Businesses Struggle to Recover After COVID

June 1, 2020


A collage of two pictures. On the left is a woman standing in front of a forklift. On the right is a selfie of a man and woman smiling a the camera.
Left: WBU Alumnus and business owner Fedelyne Emerson stands in the warehouse she operates at Assurance Relocation Systems in Phoenix, Ariz. Right: Alumni Jason and Laura Mayfield run an event planning business in Wichita Falls with an office in Dallas.

Business owners are slowly trying to recover after being hard hit by the restrictions related to COVID-19 and the shutdowns in many states and cities. Wayland alumni were not immune from the impact, and many are wading through the challenges of doing business in new ways.

Fedelyne Emerson is one such alumnus. A 2003 graduate of the Phoenix campus, Fedelyne owns a full-service moving company called Assurance Relocation Systems, with a branch in Phoenix and one in Tucson. A veteran of the U.S. Air Force, Fedelyne was enjoying a good business with her major contract being the Department of Defense, helping move soldiers just like her to new places of service all over the country.

Then the coronavirus hit.

“COVID really affected us because the military put a stop on all their moves, first from March to May, then they extended that to June. We had developed some good business here with private clients but that has slowed down too,” says Fedelyne, a native of Haiti who moved to the U.S. at age 7. “My goal here is just to keep the good employees I have. Without good employees you won’t stay in business long.”

She applied recently for a KIVA microloan to help retain her 12 employees until business picks back up. With restrictions finally loosening, she hopes that will happen soon.

The start of it all

Fedelyne opened her business in 2009 primarily to be able to support herself and four daughters ages 5-13 after leaving her emotionally abusive husband. A survivor of childhood abuse, she wanted to both break the cycle as well as create a healthy environment for her girls.

Her own experiences in the Air Force of moving often – even over just a four-year stint – and having broken items and other issues led her to start the business. She also was able to pull together her Air Force experience in logistics and her varied educational exposure into the business and create positive interactions for service personnel and private clientele.

“From the time we book the move and do a consultation through the final unloading, everything has to be planned out. It’s not as simple as just loading the truck,” she says. “Moving can be a problem. I love the coordination part and seeing the customers happy afterward. I love seeing a truck loaded professionally and seeing the process go smoothly. If not, we have the resources to resolve it quickly. It’s a big responsibility.”

Fedelyne earned a business degree from WBU during her time in the Air Force, taking classes at Luke Air Force Base and at a church in nearby Avondale. She then got a master’s degree from Webster University and an accounting and financial management degree from the Keller Graduate School of Management. After leaving the military in 2004 and moving into corporate America, she found the transition jarring. She worked in management for convenience stores, then stayed home for a while when her first daughter was born.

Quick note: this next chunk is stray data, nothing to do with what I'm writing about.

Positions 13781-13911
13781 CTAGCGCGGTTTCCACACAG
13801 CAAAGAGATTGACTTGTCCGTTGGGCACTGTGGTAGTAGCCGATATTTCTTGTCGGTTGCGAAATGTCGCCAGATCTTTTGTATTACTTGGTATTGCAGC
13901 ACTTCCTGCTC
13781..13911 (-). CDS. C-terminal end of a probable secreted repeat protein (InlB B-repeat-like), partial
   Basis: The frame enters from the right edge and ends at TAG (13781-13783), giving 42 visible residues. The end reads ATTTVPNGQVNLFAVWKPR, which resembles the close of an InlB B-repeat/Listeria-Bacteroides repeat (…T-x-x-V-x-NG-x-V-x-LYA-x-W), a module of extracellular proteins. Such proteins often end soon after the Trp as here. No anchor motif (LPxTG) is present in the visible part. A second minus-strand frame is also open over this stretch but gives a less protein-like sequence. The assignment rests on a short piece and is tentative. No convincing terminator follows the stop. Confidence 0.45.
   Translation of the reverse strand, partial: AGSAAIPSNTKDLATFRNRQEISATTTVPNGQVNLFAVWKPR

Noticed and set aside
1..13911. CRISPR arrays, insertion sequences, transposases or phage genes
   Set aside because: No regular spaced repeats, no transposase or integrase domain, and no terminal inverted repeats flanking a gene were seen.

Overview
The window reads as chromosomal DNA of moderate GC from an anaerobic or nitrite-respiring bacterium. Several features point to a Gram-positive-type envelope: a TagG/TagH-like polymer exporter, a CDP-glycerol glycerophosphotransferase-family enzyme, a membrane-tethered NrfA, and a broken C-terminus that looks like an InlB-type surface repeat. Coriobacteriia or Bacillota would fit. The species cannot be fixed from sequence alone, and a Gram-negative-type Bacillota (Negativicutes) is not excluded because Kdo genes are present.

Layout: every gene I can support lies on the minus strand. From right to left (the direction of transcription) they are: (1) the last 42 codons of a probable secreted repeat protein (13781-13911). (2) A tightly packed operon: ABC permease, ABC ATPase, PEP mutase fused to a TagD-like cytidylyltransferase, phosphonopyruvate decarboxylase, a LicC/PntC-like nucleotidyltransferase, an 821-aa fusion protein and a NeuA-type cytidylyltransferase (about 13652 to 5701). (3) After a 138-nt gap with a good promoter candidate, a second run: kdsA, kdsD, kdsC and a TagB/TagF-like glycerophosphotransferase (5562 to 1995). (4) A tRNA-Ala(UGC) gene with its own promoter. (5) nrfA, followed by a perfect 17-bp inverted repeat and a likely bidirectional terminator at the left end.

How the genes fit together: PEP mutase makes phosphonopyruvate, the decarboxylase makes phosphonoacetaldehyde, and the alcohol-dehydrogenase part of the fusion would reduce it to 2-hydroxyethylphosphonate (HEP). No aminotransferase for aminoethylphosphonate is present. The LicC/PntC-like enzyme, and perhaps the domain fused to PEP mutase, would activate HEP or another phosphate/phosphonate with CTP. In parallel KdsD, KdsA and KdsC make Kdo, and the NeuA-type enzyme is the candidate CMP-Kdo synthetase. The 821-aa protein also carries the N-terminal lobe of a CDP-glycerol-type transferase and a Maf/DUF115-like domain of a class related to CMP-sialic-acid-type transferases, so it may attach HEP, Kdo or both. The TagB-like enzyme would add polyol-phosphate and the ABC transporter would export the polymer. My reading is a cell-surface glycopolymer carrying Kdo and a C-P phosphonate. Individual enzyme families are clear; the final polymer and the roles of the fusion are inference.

Experience put to use

When it was time to enter the workforce again, she took advantage of some vocational rehab programs the Air Force offered and began to work toward a dream of her own business. She took over operations management for a moving company for a month, helping uncover theft by employees and turning the business around from nearly closing to thriving. That helped her know she could do that for herself.

Classified as a disabled veteran thanks to post-traumatic stress disorder from her service days and her prior abuse, Fedelyne has no intention of seeing her 11 years of hard work go down the drain because of the pandemic.

“God has always taken care of me and I’ve always come out okay. I believe we just have to weather the storm,” she says. “My motivation for running my business is to be self-sufficient and not let someone else control my and my children's security.

“I also want to be able to hire employees who are facing a domestic situation and want to leave. I could not imagine having to close my doors.”

Time to regroup

For Jason and Laura Mayfield, who operate Mayfield Events based in Wichita Falls, the COVID pandemic shut down every aspect of their business as gatherings were limited greatly, then discouraged altogether. Weddings and group events which comprise the great majority of their business were postponed or cancelled.

“COVID hit this industry hard, and we are just starting to see tiny signs of life again,” said Laura. “We want to be excited about that, but we are being extra cautious as well.”

The Mayfields applied for the paycheck protection program through the Small Business Administration, which has allowed them to retain most of their employees. But with months of down time, they found a great way to stay active and try to remain positive.

“During this time we have really worked to refine our systems and create a ton of new offerings,” she said. “This has been amazing. However, it’s also scary because events are so slow to return. We opted not to pivot as we feel our brand is very agile and flexible, but rather we have been working to make what we offer even better.”

The Mayfields opened their event business in 2004 and have never experienced challenges like what the pandemic threw their way. But Laura admits it’s been a raw time with a long road for complete recovery still ahead.

“It’s my goal to walk away from this and be proud of what we accomplished,” she says. “We are making choices now that we feel our team will be proud of 3, 5 10 years down the road.”

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